I think that we have made a real difference. I genuinely believe that now, in this place and in the wider community-with the exception of some people, like a particular person who insists on emailing me on an almost daily basis to tell me that it is some kind of scientific conspiracy and in fact there is no such thing as global warming-there has been a threshold change and that people accept that we face a genuine disastrous threat of global warming. Given that we have come this far, surely we should be able to take the extra move forward and cooperatively take on our role in the whole UN process. Kyoto is not an Australian treaty. The Kyoto protocol is a United Nations treaty. It has been put out to the nations of the world and we have been given the opportunity to take part in it.
One of my pet issues, as you know, Mr Acting Deputy President Watson, is that people throw phrases around without actually having read the basic documentation. I really do ask people who are involved in this debate to have a look at the website and see what is involved in the Kyoto protocol. Maybe, if they take that small step, they will see that it is not such a monumental commitment to make. When they read the protocol, they will see that it is about people working towards achieving a goal. There are a range of report-back mechanisms so that nations can actually report back and indicate what they have achieved and what they are doing to reach their goals; and, if they have not been able to achieve what they hoped, they can state the reasons why and what they are prepared to do about it.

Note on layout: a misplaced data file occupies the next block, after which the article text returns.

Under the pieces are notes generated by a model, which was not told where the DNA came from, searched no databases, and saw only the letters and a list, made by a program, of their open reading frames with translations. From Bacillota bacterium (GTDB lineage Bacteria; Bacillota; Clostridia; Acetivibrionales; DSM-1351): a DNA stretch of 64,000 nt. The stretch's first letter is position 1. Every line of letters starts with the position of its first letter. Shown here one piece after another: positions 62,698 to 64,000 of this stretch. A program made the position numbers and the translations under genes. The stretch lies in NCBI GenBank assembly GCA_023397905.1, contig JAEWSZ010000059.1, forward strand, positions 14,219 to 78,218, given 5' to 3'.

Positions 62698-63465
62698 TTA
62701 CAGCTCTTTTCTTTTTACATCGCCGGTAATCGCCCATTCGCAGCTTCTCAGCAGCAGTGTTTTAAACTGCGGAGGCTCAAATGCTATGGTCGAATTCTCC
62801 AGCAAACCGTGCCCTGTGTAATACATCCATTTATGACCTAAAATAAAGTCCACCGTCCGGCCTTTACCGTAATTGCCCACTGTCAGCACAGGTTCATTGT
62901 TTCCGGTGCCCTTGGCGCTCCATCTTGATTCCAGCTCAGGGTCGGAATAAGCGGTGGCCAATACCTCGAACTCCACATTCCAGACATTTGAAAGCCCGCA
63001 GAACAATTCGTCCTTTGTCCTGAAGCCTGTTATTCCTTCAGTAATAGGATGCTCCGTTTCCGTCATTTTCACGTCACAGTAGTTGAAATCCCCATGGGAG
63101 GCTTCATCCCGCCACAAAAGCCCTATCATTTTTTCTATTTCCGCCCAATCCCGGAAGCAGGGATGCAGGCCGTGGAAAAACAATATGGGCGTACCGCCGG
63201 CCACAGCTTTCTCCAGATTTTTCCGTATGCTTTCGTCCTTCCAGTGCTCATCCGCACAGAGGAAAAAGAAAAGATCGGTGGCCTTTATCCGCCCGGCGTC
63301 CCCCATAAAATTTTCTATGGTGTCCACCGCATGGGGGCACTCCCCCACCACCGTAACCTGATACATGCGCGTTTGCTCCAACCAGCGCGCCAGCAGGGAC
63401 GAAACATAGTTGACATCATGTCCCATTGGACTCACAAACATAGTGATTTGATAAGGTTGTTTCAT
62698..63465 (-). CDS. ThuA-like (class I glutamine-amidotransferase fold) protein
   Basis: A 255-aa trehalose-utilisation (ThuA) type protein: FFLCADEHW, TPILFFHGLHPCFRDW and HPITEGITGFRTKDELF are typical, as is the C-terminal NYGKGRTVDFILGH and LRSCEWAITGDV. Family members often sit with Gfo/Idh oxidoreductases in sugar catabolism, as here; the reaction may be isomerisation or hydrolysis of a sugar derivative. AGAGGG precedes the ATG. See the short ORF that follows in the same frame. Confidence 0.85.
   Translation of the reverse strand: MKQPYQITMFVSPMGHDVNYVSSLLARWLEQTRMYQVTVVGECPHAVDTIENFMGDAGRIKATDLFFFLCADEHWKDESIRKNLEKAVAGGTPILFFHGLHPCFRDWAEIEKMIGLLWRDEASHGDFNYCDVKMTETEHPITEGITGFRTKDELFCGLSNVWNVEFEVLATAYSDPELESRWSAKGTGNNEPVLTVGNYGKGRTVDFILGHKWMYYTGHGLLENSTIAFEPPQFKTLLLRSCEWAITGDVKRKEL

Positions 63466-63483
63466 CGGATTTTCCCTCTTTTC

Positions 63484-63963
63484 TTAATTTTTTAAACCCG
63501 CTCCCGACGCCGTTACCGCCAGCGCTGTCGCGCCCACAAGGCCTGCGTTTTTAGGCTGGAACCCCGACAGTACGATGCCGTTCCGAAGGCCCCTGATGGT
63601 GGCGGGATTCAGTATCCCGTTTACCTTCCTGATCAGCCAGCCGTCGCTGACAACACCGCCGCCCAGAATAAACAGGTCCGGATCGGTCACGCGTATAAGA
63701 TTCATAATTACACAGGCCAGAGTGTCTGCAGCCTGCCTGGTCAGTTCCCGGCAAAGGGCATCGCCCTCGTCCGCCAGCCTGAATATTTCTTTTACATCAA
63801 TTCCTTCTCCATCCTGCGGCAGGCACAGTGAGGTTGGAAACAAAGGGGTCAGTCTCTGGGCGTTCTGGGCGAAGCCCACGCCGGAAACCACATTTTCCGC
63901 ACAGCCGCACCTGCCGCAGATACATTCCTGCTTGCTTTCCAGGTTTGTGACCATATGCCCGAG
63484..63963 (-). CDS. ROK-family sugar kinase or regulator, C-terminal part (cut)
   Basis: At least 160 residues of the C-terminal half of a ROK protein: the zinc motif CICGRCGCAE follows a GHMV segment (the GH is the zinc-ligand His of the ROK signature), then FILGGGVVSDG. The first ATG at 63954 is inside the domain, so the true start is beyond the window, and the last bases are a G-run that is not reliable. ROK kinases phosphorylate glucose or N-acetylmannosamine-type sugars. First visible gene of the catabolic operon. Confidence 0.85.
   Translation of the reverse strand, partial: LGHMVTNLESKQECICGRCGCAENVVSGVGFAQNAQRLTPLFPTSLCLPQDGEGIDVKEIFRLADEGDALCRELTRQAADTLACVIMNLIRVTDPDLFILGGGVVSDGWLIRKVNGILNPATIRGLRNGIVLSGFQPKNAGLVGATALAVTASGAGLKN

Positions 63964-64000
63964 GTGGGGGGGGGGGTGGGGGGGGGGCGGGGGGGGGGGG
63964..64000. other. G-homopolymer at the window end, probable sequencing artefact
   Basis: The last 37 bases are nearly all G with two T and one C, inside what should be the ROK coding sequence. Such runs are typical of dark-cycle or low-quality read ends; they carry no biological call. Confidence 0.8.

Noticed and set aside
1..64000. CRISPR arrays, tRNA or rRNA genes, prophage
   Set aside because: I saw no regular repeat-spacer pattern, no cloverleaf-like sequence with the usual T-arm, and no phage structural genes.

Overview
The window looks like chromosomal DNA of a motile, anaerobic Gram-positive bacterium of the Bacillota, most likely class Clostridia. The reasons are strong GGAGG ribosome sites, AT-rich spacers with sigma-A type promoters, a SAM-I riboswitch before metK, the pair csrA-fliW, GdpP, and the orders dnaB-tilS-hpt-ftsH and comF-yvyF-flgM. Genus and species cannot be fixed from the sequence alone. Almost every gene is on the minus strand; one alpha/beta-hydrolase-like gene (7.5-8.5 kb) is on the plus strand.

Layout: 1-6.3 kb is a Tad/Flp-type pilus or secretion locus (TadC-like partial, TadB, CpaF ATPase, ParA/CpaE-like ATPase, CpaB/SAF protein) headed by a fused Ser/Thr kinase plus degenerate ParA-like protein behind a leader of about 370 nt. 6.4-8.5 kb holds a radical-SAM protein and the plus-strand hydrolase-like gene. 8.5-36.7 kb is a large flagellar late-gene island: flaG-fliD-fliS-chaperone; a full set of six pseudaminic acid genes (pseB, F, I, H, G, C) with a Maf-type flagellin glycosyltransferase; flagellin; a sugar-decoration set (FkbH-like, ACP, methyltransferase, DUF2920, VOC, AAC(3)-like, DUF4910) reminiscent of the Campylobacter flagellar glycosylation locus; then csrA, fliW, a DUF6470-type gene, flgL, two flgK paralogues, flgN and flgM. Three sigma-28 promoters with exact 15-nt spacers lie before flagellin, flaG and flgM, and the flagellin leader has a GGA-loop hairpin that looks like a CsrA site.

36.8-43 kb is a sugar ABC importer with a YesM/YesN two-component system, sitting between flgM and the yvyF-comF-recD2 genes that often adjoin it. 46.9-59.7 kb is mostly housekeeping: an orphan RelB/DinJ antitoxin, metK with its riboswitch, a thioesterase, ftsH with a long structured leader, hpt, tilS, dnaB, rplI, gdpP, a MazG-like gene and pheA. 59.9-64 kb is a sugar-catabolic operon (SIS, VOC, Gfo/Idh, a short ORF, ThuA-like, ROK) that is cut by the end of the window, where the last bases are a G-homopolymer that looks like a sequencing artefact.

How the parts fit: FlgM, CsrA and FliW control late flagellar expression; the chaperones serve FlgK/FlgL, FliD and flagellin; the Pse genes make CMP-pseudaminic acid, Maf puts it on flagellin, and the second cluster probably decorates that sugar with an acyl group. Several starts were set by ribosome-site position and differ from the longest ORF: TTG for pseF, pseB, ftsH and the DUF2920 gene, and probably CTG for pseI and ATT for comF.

Given that we have already heard government speakers list all the things that the government has been able to do to address our own responsibilities-and I am sure we will hear more-and given that the Minister for the Environment and Heritage comes in here consistently and claims that we have reduced our carbon emissions, why can we not accept the significant importance of being part of this international treaty? What we consistently get back from government members and ministers is: 'If the other kids won't sign, we won't sign either.'